I've used this proverb so many times and yet I have never fully known what the word `pekasam' means. Until last week, that is. But we will get to that part shortly. I first like to continue with the story of my nephew's wedding from the previous post.
Some of you commented on the poignant moment when the groom cried while hugging his mother after the nikah procedure was over. This touching scene caused all the aunts (and some uncles) to shed tears too. The significance of the moment can be understood by knowing some history. Twenty-seven years ago, Fathhullah Azmie, was born two months premature. When he came out of his mother's womb, he was slightly larger than an adult's palm. The first month of his life was spent in an incubator. It was a touch and go situation. His parents were not sure he would make it. By the grace of Allah, he pulled through and survived. He has grown up to be a fine young man who is now a medical doctor posted in the rural outback somewhere in Pahang and on the way to starting a family of his own.
The nikah ceremony actually started in jovial mood. My wife's siblings are mostly jolly folks. We like to poke fun at each other. As we say in Malay, memang kuat bergurau. The bride, Nur Wahidah, being the newest addition to the family, is not spared either. But she's a good sport and she took all our jests in her stride. The following incident illustrates an example.
The day after the akad nikah is the reception at the bride's home and it includes the bersanding ceremony. Our entourage arrived at the reception right on time and assembled at the road junction a few metres from the house. The bride was supposed to come out and meet her groom outside, after which both of them would walk together side-by-side towards the wedding dais.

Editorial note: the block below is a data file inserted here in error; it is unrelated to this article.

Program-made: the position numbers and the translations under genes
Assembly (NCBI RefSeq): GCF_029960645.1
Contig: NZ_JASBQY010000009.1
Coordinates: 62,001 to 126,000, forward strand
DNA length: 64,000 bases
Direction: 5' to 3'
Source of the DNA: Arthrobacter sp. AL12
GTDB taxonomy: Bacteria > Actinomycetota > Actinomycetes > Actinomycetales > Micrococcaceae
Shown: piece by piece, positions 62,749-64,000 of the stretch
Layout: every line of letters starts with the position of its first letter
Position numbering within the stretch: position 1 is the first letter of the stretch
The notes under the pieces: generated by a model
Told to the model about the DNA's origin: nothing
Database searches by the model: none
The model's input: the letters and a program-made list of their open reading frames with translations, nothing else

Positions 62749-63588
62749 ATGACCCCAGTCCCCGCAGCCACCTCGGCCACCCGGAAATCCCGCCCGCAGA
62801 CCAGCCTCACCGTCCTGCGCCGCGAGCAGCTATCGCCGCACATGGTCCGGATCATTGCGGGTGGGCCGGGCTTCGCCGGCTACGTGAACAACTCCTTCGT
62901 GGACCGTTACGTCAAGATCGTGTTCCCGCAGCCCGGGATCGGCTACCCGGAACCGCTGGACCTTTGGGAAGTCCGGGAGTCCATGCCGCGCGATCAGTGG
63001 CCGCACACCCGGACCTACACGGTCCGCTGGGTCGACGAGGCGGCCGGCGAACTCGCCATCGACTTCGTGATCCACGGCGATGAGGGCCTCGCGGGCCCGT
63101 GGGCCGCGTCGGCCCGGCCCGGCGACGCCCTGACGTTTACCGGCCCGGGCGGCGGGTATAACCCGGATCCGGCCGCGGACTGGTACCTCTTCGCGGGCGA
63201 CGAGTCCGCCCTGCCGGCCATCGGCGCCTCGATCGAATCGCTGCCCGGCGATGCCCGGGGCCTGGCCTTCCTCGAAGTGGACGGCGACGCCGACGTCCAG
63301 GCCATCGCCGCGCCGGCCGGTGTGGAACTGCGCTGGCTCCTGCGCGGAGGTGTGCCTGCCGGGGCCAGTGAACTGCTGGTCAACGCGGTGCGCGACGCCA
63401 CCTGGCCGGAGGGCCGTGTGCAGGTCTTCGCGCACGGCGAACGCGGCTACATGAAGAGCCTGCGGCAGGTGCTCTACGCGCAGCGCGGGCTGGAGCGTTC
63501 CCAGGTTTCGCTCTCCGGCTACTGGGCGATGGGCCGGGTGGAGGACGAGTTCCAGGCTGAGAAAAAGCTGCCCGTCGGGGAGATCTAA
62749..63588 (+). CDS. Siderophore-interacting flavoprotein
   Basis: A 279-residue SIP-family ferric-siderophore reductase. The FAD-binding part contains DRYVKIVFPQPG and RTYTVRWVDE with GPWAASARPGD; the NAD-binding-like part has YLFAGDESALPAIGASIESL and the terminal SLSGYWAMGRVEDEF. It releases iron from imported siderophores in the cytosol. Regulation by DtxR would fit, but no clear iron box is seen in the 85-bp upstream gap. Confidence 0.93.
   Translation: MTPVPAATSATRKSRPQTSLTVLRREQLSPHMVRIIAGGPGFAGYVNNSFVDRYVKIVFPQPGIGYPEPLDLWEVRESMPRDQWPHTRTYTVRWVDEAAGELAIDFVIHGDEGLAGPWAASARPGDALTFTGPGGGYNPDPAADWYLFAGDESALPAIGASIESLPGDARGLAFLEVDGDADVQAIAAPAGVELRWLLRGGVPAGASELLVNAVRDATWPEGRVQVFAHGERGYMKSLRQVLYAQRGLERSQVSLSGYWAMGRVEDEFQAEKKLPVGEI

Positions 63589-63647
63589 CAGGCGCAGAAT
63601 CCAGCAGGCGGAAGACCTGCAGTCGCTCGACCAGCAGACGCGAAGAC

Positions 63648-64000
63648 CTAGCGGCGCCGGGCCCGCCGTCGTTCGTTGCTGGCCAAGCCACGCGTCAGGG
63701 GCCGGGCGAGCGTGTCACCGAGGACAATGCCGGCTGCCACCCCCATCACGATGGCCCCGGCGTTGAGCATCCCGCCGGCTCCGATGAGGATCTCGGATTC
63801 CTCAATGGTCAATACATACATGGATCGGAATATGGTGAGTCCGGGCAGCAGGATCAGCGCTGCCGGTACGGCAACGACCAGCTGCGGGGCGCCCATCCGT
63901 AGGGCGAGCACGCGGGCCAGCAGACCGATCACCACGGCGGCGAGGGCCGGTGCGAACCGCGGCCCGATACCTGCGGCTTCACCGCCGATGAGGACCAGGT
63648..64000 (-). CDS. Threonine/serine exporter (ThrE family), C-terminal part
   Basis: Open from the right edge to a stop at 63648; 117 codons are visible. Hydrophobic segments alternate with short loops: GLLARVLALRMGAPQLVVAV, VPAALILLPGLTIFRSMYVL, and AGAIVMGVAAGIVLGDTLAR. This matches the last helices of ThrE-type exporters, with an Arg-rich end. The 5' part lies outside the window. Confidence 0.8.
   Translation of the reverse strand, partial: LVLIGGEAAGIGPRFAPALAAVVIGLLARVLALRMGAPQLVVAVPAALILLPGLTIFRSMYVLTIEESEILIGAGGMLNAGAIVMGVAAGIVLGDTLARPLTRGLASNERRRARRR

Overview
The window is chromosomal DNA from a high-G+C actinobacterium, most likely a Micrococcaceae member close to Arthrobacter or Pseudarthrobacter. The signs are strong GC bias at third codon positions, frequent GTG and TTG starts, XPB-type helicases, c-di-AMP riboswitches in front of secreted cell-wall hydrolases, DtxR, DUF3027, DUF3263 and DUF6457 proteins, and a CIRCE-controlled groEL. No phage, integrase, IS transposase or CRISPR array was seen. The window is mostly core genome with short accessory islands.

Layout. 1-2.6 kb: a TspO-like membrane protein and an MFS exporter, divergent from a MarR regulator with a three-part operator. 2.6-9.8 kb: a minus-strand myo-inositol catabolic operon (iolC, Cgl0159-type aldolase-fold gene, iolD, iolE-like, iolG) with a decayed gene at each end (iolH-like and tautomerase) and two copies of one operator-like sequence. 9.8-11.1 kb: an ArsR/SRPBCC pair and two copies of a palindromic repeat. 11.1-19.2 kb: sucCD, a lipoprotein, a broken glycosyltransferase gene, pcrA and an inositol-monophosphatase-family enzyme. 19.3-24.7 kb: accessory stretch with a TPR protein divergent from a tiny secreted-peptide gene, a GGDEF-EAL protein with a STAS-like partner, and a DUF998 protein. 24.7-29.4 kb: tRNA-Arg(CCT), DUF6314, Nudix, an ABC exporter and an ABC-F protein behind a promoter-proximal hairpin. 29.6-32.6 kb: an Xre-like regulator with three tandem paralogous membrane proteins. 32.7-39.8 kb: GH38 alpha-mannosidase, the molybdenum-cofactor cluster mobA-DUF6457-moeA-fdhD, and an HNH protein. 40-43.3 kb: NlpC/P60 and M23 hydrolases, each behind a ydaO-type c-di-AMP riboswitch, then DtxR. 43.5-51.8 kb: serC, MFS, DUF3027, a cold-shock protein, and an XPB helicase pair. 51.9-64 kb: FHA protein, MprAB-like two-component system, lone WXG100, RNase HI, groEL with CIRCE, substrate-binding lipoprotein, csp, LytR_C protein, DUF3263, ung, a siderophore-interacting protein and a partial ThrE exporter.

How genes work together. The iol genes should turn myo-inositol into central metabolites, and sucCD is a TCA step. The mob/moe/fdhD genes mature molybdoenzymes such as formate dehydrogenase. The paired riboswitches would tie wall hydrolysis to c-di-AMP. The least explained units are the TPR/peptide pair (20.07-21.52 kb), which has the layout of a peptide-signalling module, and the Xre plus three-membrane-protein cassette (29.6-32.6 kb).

All of us from the groom's family waited in line for Wahidah to come out. When she arrived, she stood in front of us expecting to be paired with her groom but Fathhullah was nowhere to be seen. We were all mischievously grinning when one of the groom's sister jokingly said, `Alamak! Kita lupa bawa suami awak la... Nampaknya tak boleh nak bersanding hari ni.'
Wahidah nonchalantly replied, `Takpe... bersanding dengan Ucu pun boleh.' Ucu in this case, refers to the groom's uncle who is also my wife's youngest brother (he's the guy holding the mike for the groom in one of the pics in the earlier post). As it happens, Ucu is still single.
We all had a good laugh.... way to go, young lady. You'll fit right in with our family.
Upon arrival at the house, we heard two loud bangs. This young man fired the shots into the air, apparently as a form of greeting to the newly-weds. I had him pose proudly with his gun for this pic. Talk about a shotgun wedding!
Right... now back to the story of pekasam. Before the bersanding ceremony that morning, we went to the Pekan Rabu in Alor Star to look for some breakfast. At a foodstall on the ground floor, the wife and I had some mee hoon sup utara while our son had something called nasi goreng brazil (see pic above). How's that for being creative in naming a dish!
After breakfast, we browsed the other floors of the Pekan Rabu and came across some stalls selling ikan pekasam. It is the first time I've seen the pickled fish as they are not available in Johor. I later found out the the pekasam process involves fermenting the fish (generally the fresh water variety) in dry-roasted ground rice plus some salt. The two main ingredients of pekasam, namely fresh-water fish and rice, are widely available in the northern states as compared to the south. That is why I never came across pekasam before, except in a Malay proverb.
There's something new to be learnt everyday. Now if only someone can explain to me the `menyeluk sampai ke pangkal lengan' part...